NEW YORK — The crippled economy and increasing loan defaults have forced financial regulators to close even more banks, including the only branch of the First Bank of Kansas City, which is reopening under a new name after its deposits are assumed.
The number of banks that have failed this year stands at 89 after regulators on Friday shut down banks in Missouri, Illinois, Iowa and Arizona.
The Federal Deposit Insurance Corp., an independent agency whose goal is to maintain stability and public confidence in the financial system, took over First Bank of Kansas City, which was based in Kansas City, Mo., and had $16 million in assets and $15 million in deposits. It shut down Sioux City, Iowa-based Vantus Bank, with $458 million in assets and $368 million in deposits.
First Bank of Kansas City's deposits will be assumed by Great American Bank, based in De Soto, Kan., the FDIC said. It was to reopen Saturday as a branch of Great American Bank.
The FDIC seized two banks in Illinois: Oak Forest-based InBank, with $212 million in assets and $199 million in deposits, and Platinum Community Bank in Rolling Meadows, which had $346 million in assets and $305 million in deposits.
First State Bank in Flagstaff, Ariz., also was shuttered. It had $105 million in assets and deposits totaling $95 million.
Vantus Bank's deposits will be assumed by Great Southern Bank in Springfield, Mo. All 15 of Vantus Bank's branches will reopen Saturday as branches of Great Southern Bank.
The FDIC agreed to share with Great Southern Bank losses on about $338 million of Vantus Bank's assets.
Nearly all of InBank's deposits will be assumed by MB Financial Bank in Chicago. Some brokered deposits won't be assumed by MB Financial Bank. InBank's three branches were to reopen Saturday as MB Financial Bank branches.
The FDIC didn't find another bank to take over Platinum Community Bank's branches or deposits. Instead, it will pay out insured deposits at Platinum Community Bank. Government direct deposits, such as Social Security and veterans' payments, will be handled by MB Financial Bank's Palatine, Ill., branch.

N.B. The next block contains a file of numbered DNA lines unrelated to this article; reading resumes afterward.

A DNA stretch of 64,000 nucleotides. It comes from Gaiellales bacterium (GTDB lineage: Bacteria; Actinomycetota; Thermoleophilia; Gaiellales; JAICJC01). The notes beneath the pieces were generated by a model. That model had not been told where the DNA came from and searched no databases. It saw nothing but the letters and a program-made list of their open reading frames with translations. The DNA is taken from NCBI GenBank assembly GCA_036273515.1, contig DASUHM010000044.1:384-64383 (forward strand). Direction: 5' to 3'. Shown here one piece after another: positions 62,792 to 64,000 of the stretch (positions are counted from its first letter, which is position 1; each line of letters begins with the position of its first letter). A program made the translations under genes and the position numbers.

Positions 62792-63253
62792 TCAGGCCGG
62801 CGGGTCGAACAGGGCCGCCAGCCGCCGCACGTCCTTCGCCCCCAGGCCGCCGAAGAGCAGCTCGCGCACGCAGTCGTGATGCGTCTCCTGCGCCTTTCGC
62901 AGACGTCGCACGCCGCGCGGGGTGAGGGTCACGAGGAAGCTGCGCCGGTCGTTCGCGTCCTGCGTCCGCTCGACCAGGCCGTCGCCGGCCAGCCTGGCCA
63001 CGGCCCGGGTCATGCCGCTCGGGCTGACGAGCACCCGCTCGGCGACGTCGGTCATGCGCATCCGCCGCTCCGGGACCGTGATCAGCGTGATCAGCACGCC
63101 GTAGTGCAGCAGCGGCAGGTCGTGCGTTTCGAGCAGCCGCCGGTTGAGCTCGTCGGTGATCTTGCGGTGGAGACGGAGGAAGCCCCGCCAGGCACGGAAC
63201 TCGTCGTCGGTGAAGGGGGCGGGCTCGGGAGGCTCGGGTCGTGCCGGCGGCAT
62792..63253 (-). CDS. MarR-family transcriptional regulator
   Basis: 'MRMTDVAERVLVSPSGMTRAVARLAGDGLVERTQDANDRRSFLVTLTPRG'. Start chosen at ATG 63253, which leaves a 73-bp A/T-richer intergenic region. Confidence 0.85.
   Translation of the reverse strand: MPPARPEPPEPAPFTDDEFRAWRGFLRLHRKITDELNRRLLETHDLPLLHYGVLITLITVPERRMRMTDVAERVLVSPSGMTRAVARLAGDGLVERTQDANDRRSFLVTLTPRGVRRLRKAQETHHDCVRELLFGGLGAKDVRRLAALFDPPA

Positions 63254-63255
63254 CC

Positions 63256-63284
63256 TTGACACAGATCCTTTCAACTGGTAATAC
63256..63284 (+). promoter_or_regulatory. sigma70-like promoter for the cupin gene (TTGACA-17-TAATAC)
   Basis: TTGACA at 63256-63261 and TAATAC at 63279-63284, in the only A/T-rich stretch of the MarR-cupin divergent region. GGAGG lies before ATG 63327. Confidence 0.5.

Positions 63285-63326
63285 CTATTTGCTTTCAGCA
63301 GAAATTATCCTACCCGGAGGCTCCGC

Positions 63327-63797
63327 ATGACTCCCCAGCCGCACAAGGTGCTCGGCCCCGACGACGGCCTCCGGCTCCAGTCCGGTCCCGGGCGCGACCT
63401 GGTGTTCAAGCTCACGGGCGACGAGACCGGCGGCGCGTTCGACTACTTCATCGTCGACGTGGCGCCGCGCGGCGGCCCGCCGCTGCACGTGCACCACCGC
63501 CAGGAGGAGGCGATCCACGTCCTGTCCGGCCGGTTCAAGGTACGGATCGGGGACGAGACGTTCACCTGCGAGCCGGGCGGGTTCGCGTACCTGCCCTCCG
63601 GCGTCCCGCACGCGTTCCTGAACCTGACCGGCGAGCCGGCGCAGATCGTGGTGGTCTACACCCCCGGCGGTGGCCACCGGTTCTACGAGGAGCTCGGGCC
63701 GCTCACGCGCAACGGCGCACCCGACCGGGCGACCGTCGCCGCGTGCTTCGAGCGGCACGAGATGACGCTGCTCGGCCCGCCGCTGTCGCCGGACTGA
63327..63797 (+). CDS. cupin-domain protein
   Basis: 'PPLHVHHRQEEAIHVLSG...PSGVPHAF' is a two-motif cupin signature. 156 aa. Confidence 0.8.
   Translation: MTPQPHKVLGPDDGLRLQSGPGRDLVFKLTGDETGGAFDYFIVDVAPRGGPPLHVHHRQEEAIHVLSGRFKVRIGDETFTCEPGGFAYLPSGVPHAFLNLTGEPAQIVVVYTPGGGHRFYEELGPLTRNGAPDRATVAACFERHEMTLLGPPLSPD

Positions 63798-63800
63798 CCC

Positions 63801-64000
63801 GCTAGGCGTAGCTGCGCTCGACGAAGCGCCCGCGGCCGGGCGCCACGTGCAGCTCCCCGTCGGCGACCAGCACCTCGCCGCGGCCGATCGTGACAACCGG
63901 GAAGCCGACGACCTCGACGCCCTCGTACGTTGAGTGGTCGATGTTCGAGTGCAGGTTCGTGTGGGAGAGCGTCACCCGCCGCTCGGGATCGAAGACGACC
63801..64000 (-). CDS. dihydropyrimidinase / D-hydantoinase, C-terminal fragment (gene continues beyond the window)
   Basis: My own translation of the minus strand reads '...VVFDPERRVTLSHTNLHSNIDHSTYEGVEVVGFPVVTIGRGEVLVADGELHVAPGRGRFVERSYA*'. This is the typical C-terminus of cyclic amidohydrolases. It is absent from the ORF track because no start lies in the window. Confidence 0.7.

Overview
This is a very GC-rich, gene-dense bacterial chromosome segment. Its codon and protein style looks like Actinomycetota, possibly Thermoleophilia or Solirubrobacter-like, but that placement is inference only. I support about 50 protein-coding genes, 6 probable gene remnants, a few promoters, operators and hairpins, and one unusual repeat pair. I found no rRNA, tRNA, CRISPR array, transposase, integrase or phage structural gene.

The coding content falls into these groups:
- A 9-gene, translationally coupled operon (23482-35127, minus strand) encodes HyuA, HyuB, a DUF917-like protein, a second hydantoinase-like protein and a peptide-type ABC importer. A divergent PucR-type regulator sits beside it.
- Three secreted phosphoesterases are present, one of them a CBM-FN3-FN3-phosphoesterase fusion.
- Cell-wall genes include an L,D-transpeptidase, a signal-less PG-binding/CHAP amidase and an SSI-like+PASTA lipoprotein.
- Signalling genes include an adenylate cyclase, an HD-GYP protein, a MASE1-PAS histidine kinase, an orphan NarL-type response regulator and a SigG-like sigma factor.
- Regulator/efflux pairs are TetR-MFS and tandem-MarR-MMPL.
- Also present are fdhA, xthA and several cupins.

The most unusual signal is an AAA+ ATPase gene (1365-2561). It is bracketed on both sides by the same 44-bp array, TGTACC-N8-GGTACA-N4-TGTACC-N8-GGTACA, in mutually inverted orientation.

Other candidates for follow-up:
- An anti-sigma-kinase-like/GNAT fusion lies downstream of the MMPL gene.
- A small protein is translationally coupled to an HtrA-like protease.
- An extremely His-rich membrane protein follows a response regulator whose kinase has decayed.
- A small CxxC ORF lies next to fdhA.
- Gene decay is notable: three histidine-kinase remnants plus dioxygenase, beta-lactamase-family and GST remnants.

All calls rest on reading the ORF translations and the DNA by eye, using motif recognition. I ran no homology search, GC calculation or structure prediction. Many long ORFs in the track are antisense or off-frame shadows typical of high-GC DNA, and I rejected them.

The FDIC insures accounts up to $250,000. Depositors with accounts larger than $250,000 will be able to receive details about whether their accounts are fully covered beginning Tuesday by checking the FDIC's Web site.
First State Bank's deposits will be acquired by Sunwest Bank in Tustin, Calif. First State Bank's six branches will reopen Tuesday as branches of Sunwest Bank.
The failure of First Bank of Kansas City is expected to cost the FDIC's deposit insurance fund an estimated $6 million. InBank's failure will cost the insurance fund $66 million, while Vantus Bank's failure will cost the fund $168 million. Platinum Community Bank's failure will cost the fund about $114 million. First State Bank's collapse will cost the FDIC's insurance fund $47 million.
Hundreds more banks are expected to fail in the next few years largely because of bad loans for commercial real estate. The number of banks on the FDIC's confidential problem list jumped to 416 at the end of June from 305 in the first quarter. That's the highest number since June 1994, during the savings-and-loan crisis.
The insurance fund has been so depleted by the epidemic of collapsing financial institutions that some analysts have warned it could sink into the red by the end of this year. The fund fell 20 percent to $10.4 billion at the end of June, the FDIC reported Thursday. That's its lowest point since 1992, at the height of the S&L crisis.
The agency estimates bank failures will cost the fund around $70 billion through 2013.
U.S. banks overall lost $3.7 billion in the second quarter, compared with a profit of $7.6 billion in the January-March quarter, the FDIC said. Surging levels of soured loans at banks dragged down profits in the April-June period.
FDIC Chairman Sheila Bair has said there were no immediate plans to borrow money from the government to replenish the insurance fund by tapping the agency's $500 billion credit line with the Department of the Treasury. The FDIC may, however, impose an additional fee on U.S. banks this year to bolster the fund, atop the estimated $5.6 billion from a new emergency premium that took effect June 30.